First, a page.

|Flex and exiting big ring||Kristin|
Nov 2, 2001 10:55 AM
|Victors' post reminded me of a question. I've heard other people talk about this, so I imagine its a common predicament. If I forget to leave the 52 ring before climbing a hill, I often find myself stuck in that gear. I'm guessing this has to do with flex. Is there anything that can be done about it...besides remember to shift earlier?|
|re: Flex and exiting big ring||vanzutas|
Nov 2, 2001 10:59 AM
|It has nothing to do with flex.
The front deraileur has to push in on the chain to get it to shift to the smaller ring. when there is a significant amount of tension in the chain the deraileur can not push the chain in far enough to get it to fall off the big ring onto the small one.
If this happens. get a little bit of speed up then sit down and put as little pressure as you can on the pedals but keep them spinning while trying to shift. this will put less tension on the chain. you may end up coming to a complete stop and falling on your side though. It somethimes takes me a few tries.
|ya, what vanzutas said and...||heavy weight|
Nov 2, 2001 11:12 AM
|at least in my experience, this is one of times you are most likely to drop your chain.|
Nov 2, 2001 11:42 AM
|You say you are "stuck in that gear." Does that mean you shift and nothing happens? Sounds like you either need to adjust the alignment of your derailleur cage, or the cable needs a little less tension, maybe.
When this happens, what gear in the back are you typically in? The front should shift down a little easer when the rear is on the bigger cogs, as the chain alignment is pulling it that way to start with.
I doubt very much it has anything to do with frame flex. Flex would more likely make it shift by itself, assuming it were extreme.
|What they said...||Kristin|
Nov 2, 2001 1:32 PM
|What Guido and Vanzutas said pretty much describes it. I can get the deraileur to touch the chain, but its not enough to knock it off the ring. By the time this happens, I'm usually turning at 12 RPM and in deep $%*!. I've only fallen once so far.
I initially tought that this was an issue with frame flex. I figured that the c/stay was flexing out while the inward facing teeth (which would release the chain) ran thru derailuer. In otherwords, counter acting the direction of the chainring teeth. But what they said makes more sense.
Nov 2, 2001 1:41 PM
|The derailleur cage should be pretty much parallel to the rings on the inside plate, but the outside plate should angle in a little toward the bottom/rear. Try moving the whole derailleur a tiny bit, rotating it a little clockwise as viewed from the top. This will help the derailleur cage pull the chain over. I've had the same problem and this fixed it.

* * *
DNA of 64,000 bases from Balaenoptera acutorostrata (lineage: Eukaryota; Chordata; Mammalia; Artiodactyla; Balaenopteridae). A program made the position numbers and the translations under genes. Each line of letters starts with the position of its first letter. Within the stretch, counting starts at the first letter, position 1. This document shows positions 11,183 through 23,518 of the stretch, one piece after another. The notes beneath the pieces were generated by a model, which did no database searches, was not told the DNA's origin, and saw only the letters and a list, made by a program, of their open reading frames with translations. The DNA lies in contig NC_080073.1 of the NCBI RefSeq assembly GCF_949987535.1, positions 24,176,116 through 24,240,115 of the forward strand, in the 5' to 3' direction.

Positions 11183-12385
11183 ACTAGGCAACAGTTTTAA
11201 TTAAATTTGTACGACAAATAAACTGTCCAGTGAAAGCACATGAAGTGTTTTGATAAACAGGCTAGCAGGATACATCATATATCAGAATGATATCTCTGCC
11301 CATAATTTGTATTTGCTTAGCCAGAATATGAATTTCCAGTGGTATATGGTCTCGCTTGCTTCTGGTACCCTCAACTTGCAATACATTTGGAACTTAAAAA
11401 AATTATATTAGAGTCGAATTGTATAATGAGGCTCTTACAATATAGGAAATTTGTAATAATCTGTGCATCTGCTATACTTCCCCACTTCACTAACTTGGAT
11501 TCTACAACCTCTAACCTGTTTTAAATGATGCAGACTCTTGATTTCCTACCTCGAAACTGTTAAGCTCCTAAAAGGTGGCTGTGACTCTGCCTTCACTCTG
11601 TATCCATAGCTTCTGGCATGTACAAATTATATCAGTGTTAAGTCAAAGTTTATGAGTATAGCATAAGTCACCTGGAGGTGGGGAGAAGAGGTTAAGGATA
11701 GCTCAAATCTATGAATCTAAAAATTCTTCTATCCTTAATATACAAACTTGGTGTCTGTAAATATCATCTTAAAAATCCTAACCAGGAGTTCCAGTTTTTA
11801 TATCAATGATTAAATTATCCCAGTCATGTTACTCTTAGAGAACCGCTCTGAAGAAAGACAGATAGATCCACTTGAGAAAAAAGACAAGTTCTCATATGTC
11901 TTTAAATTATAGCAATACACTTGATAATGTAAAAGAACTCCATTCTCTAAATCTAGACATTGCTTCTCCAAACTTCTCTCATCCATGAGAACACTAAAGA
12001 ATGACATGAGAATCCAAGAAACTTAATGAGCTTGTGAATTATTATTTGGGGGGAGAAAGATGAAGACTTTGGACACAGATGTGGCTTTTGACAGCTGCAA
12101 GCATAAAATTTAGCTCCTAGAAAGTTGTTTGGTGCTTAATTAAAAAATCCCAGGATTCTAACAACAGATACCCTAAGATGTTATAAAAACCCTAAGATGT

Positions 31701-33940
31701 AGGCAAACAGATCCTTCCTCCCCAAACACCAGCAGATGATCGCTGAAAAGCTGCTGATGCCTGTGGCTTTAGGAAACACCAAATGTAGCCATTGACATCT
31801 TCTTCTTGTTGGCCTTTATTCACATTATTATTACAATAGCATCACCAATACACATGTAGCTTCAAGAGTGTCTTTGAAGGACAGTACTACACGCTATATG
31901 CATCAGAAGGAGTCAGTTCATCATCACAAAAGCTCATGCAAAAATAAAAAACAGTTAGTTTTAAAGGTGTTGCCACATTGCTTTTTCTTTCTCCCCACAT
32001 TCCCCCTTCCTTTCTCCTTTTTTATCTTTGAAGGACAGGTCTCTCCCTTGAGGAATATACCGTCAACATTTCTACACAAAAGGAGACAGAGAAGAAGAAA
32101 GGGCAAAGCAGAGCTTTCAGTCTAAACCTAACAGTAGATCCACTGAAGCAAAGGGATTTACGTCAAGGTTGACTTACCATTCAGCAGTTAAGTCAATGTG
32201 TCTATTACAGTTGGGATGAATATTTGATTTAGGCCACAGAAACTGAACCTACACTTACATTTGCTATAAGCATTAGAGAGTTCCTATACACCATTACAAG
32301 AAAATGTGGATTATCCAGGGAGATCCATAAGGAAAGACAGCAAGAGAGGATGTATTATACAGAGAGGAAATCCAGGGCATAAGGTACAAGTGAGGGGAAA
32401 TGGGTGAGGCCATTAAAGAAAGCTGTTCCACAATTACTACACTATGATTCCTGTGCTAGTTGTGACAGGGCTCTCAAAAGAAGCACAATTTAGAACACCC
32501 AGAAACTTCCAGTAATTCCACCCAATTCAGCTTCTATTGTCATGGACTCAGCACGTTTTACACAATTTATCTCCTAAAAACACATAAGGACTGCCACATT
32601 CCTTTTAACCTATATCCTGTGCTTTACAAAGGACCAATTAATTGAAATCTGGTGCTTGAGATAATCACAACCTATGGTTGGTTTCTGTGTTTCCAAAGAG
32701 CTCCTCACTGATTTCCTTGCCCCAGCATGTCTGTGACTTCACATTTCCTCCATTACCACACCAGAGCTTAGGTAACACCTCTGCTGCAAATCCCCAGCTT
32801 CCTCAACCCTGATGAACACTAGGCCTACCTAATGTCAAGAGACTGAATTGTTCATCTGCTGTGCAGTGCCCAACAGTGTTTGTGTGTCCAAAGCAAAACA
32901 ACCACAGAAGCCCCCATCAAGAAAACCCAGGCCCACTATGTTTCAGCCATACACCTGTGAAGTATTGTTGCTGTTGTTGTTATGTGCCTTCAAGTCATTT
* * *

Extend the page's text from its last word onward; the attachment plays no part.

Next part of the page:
You'll likely have to release all the tension on the cable before moving the derailleur, but it's easy to put back.
Nov 2, 2001 2:05 PM
|If the derailleurs are out of alignment, they'll be reluctant to downshift or upshift on any cog combo. If they work smoothly on inner-inner or outer-outer combos, where the chain line is straight relative to the cogs, they're adjusted fine.
Some, guys usually, pedal in their outer chainrings all the time. You see them going up hills in their big rings and second to last inner sprockets. The chain grinds down the teeth to sharp points on the large ring. The chain has to flex sideways, so it gets stretched prematurely. Keep the chainline straight, and the drive train will work smoother and last longer.
|FD height also...||Savoirfaire|
Nov 3, 2001 3:54 AM
|If the front derailleur is set too close to the chainwheel (radially), it has a harder time shifting the chain off under some loads. Seat tube angle, along with cage profile in relation to the chainwheel can play a factor also.|
|I know what she's talking about. When you're being manly, or in||bill|
Nov 2, 2001 1:57 PM
|Kristin's case, uber-girly (or, grrrly), and you get up the hill in the big ring but you turn the corner and there's another 100 yds of up and your mind says "OH SH*T" and your legs go phhttt, then you're mashing along at about 30 rpms and the chain is stuck HARD to the ring and just moving the derailer doesn't make it slide off. The only way to do it is to lighten up on the crank, and then the chain will slide over to the little ring.|
|re: stuck in large ring on hills||guido|
Nov 2, 2001 1:14 PM
|The angle of the chain is too extreme for a smooth shift. As you go up the hill, you donwnshift onto the large innermost cogs of the freewheel, pulling the chain-line over to the left of the big ring, and the sprockets don't want to release the chain when you shift.
The solution: shift to the small chainring first, before you get to the inner sprockets on the freewheel. The idea is to keep the chain line as straight as possible all the time, to minimize wear on the chain and sprockets, as well as to keep the shifting easy. Conventional wisdom is, as a general rule, use only the inner gears on the small chainring, and the outer on the large chainring. If you're in your 53, don't use the two inner, lowest gears, and when in the 39, don't use the two highest, outer gears.